The World Trade Organization (WTO) Appellate Body rejected China's appeal against a panel rulings in a dispute over China's import duties on U.S. grain oriented flat-rolled electrical steel (GOES) and upheld the panel's findings on Thursday.
The Appellate Body found that the panel did not err in its application of certain WTO agreements and did not act inconsistently with its duty to make an objective assessment of the price effects analysis of China's Ministry of Commerce (MOFCOM), the report said.
A WTO panel circulated its report on June 15, which backed most of the claims of the United States, saying that China had acted inconsistently with WTO rules governing the use of countervailing duties with respect to each of the 11 programs at issue.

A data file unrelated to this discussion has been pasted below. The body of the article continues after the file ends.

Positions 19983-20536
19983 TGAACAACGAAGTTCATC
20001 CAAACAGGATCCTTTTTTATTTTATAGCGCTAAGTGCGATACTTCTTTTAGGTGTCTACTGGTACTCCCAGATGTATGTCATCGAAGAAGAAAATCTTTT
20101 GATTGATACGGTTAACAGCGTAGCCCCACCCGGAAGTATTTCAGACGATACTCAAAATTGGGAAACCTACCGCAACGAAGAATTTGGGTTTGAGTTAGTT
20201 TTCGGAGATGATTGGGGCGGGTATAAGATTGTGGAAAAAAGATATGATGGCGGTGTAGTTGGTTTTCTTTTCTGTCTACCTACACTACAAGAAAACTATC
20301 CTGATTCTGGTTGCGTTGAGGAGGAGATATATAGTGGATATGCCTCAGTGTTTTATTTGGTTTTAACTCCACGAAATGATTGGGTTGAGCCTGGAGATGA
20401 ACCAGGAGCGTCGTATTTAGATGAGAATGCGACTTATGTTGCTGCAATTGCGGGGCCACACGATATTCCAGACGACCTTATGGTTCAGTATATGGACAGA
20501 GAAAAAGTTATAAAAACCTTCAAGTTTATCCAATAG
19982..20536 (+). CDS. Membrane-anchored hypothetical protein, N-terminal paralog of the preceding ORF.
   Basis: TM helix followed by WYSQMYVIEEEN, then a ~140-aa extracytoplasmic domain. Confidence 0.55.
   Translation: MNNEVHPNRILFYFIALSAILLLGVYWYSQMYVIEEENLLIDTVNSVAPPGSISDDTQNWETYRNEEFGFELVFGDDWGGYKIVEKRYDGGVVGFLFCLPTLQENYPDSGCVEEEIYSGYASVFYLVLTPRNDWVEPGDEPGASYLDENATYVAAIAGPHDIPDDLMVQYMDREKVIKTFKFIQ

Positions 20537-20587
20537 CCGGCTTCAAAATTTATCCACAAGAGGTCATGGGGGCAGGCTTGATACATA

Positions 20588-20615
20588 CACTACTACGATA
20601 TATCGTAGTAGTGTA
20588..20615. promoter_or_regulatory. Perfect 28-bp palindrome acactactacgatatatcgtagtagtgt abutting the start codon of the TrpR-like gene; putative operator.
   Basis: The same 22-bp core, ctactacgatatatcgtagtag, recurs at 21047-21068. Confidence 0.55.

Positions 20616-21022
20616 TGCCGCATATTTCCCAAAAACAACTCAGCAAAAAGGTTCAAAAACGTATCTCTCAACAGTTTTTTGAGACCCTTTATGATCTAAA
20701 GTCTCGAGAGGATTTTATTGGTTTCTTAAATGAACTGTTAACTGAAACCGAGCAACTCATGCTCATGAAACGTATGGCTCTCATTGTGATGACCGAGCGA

Some of the U.S. claims, for example, MOFCOM did not disclose the data and calculations it used to arrive at the dumping margins for the two respondent companies, were rejected by the panel.
China then made an appeal to the WTO on July 20, claiming the panel had not properly interpreted relevant regulations and objectively assessed MOFCOM's investigation and conclusion over "price effects."
MOFCOM initiated countervailing and anti-dumping investigations over the imports of GOES from the United States in 2009 and decided to impose countervailing and anti-dumping duties on them in April 2010.
On Sept. 15, 2010, the United States requested consultations with China on this issue and requested the establishment of a panel on Feb. 11, 2011, which was then established on March 25, 2011.